The dopamine D3 receptor has been implicated as a possible mediator in the reinforcement or abuse of psychostimulants such as cocaine. The present studies examined the effects of repeated (14 day) intravenous cocaine administration (saline vehicle, 0.5, 1.0 and 3.0 mg/kg) on locomotor activity and dopamine D2 and D3 receptor density in the rat striatum and nucleus accumbens. Male Sprague-Dawley rats (n = 40) were implanted with an intravenous access port and allowed to recover for 2 days. An additional group of naive rats was included to control for surgical/injection stress (n = 10). Following 2 days of habituation trials, total, peripheral and central activity (photocell interruptions) data were collected during alternate daily 60-minute test sessions. Repeated cocaine treatment resulted in a significant dose-dependent increase in striatal D3 receptors which was predicted by daily 60-minute central locomotor activity. Conversely, D3 receptors in the nucleus accumbens exhibited a significant dose-dependent reduction which was predicted by the initial 5 minutes of central locomotor activity observed on peak sensitization days (days 6, 8 and 10). Sensitization to the locomotor stimulatory effects of cocaine was dose-dependent, with the time to peak sensitization day following the rank order of 0.5 > 1.0 > 3.0 mg/kg. The density of D2 receptors in the striatum and nucleus accumbens was unchanged by cocaine administration. These data suggest striatal and nucleus accumbens D3 receptor involvement in the expression of cocaine-induced behavioral sensitization. Thus, the D3 receptors in the striatum and nucleus accumbens may be differentially involved in the locomotor stimulation (striatal D3) and reinforcing aspects (nucleus accumbens D3) of repeated cocaine administration.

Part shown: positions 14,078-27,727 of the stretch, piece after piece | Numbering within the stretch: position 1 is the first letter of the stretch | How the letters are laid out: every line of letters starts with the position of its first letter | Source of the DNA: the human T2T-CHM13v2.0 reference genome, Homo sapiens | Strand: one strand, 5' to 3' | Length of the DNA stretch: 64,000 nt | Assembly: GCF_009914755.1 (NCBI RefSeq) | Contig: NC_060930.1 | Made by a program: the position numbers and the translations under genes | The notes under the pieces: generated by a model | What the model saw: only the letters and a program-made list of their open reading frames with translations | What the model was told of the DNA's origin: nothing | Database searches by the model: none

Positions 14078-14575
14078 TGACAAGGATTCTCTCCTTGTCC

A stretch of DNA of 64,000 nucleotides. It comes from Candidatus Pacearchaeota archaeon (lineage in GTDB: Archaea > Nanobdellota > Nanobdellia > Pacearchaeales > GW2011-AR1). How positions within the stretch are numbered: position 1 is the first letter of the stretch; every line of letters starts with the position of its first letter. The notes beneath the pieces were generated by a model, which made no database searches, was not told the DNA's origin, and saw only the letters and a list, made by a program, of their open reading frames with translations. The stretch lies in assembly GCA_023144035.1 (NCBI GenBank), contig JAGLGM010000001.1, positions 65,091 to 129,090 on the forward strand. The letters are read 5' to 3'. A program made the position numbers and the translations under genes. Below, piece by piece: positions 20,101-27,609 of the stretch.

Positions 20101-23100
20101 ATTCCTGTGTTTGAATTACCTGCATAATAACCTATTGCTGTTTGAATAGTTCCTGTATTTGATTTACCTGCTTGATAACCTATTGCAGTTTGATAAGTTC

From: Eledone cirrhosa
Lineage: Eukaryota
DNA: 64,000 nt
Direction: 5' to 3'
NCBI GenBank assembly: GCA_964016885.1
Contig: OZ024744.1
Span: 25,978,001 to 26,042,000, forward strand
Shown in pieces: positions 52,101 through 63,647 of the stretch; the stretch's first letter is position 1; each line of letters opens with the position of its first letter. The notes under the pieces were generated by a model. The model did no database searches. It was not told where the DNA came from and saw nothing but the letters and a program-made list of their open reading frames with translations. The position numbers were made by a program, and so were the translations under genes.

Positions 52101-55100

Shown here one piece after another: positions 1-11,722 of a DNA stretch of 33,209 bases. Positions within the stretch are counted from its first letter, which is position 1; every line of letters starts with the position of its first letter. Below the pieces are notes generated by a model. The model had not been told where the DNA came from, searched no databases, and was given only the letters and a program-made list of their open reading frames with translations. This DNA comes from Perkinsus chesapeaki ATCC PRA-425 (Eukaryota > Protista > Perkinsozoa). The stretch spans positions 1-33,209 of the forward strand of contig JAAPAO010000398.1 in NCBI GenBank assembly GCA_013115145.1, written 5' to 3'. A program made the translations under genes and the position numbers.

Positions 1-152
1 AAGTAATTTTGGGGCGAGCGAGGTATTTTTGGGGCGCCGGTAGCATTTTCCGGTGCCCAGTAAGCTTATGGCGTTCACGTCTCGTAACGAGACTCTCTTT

|Number of pages||12|
|State||Published - 1 Jul 1996|
- Nucleus accumbens
- Vascular access port